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06-26-2021, 07:33 AM   #1
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Camera bag recommendations hiking

Hi guys, hope this is the right forum for this thread.

I'm going on a week of hiking in August and realised my current camera bag is not up to the task.

The brief would be that I need a sturdy rucksack for hiking that can carry and allow me to easily access my K3, three lenses (a large one and two smaller ones) as well as my drone (DJI Air2) including remote and batteries. Additional compartments for the tripod and snacks welcome Any recommendations?

06-26-2021, 07:54 AM - 1 Like   #2
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There are too many to mention. Lowepro do a specific hiking rucksack the BP300 with side access, hip belt, pole loops, water bladder pocket, snow closure etc.... You can often pick them up 2nd hand on Ebay.


Mindshift, Peak design, Thinktank etc..... all do very specific walking backpacks.

I personally have tried the Lowepro and didn't like it. I've examined many more and found each of them wanting in some way. The route I've taken is to use an ordinary rucksack and put an existing camera bag in it which just happens to be the right shape with top access. If you don't have such a bag the the Tenba BYOB range or the Lowepro gear pouches do nice designs.

It's a very personal choice though, good luck with the hunt, i suspect most people have more than one bag for more than one purpose.
06-26-2021, 07:56 AM - 1 Like   #3
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I have been using the Lowepro Flipside 500 AW on my trail excursions..Fits alot, easy access.. and comfortable.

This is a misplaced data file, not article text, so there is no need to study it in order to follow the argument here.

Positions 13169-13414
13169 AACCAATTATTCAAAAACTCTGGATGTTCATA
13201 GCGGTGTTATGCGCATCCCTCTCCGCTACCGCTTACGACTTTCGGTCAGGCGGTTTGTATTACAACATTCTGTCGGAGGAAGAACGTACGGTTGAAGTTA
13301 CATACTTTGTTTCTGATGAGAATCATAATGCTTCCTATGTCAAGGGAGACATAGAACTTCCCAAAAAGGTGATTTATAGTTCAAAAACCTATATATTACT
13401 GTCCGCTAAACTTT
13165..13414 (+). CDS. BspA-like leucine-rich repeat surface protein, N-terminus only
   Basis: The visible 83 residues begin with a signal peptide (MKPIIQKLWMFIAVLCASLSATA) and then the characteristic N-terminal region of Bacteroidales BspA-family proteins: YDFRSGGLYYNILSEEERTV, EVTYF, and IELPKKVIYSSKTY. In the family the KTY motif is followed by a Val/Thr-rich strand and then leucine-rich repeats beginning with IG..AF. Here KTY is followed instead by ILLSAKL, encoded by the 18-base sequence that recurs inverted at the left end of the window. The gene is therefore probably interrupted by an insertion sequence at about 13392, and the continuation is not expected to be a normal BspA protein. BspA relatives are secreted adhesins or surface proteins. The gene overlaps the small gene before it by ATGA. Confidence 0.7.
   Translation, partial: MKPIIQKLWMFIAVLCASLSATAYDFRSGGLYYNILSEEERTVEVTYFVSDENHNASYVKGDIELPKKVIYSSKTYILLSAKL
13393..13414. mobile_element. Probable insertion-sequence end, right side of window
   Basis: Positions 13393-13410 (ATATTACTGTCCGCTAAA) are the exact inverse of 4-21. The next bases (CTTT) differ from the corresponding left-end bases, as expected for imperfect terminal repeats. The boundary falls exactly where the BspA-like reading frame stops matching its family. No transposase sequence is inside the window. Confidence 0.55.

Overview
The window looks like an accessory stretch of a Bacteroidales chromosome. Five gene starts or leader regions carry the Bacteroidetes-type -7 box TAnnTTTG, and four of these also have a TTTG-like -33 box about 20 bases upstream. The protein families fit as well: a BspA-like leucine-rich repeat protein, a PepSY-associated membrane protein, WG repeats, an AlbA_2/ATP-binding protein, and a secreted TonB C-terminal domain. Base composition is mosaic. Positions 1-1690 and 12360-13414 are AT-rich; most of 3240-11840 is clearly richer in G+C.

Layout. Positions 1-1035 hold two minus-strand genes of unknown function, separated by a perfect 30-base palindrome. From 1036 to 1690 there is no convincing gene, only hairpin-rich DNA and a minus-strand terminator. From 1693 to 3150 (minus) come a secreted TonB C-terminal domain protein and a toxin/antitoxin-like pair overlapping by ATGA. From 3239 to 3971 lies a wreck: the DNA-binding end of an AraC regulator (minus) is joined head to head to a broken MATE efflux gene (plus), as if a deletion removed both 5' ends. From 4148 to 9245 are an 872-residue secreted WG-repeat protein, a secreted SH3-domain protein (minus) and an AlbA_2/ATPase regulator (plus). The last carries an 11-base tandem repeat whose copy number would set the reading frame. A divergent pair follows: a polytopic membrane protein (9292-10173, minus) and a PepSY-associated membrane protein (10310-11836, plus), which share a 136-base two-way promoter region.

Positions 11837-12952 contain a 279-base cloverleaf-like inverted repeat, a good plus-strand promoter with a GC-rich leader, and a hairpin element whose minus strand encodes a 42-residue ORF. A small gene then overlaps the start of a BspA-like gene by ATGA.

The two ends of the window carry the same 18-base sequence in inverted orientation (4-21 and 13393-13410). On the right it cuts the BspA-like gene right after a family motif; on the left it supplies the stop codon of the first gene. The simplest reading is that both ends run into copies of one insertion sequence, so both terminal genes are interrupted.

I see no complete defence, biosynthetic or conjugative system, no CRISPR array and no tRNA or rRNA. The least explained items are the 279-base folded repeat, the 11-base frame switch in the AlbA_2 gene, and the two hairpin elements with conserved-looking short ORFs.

amazon.com: Lowepro Flipside 500 AW Pro DSLR Camera Backpack: Camera & Photo?tag=pentaxforums-20&

al
06-26-2021, 11:28 AM - 2 Likes   #4
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You might also think of a general purpose backpack with very good ergonomics and use inserts for the camera equipment.

06-27-2021, 05:01 AM   #5
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Ive been using the nya-evo Fjord 36 with RCI Unit - illumedesigns-eu for a while now, and itis a very nice backpack. You should be able configure it to your needs. The have a smaller and a bigger bag.
06-27-2021, 06:59 AM - 1 Like   #6
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QuoteOriginally posted by 5ks Quote
You might also think of a general purpose backpack with very good ergonomics and use inserts for the camera equipment.
+1

I find most camera bags lack the adjustment features, and the ones with those features lack some of the compartments (especially side pouches for things like water bottles
06-27-2021, 06:24 PM   #7
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QuoteOriginally posted by rojaba Quote

The brief would be that I need a sturdy rucksack for hiking that can carry and allow me to easily access my K3, three lenses (a large one and two smaller ones) as well as my drone (DJI Air2) including remote and batteries. Additional compartments for the tripod and snacks welcome Any recommendations?
The Tenba Axis 24L is a comfortable pack that would hold your gear. It is also MOLLE, so attachments are handled easily if needed. It has an external pouch for a water bottle, which is important when hiking. There are 20L and 32L versions as well, depending on your requirements. The 24L will fit in cabin luggage. The Axis range is specifically designed to hold cameras, lenses and drones.

06-27-2021, 08:43 PM - 1 Like   #8
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QuoteOriginally posted by 5ks Quote
You might also think of a general purpose backpack with very good ergonomics and use inserts for the camera equipment.
I would second this only to add to get one made for backpackers. I've seen them in the 24 to 30L range. Of course you can go up over 100L if you want. Make sure it is properly sized to your torso, has padded hip belts, load lifters, and some places to attach things to outside of it.. You will be able to carry the weight of the camera gear and the hiking essentials much easier than with a photography or general purpose backpack.
06-27-2021, 09:10 PM   #9
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I ended up with the Vanguard Alta Sky because it has a drone-carrying feature as well as a sturdy waist belt. It's not perfect, but it checked almost all of the boxes I needed - and which appear similar to yours.
06-28-2021, 12:38 AM   #10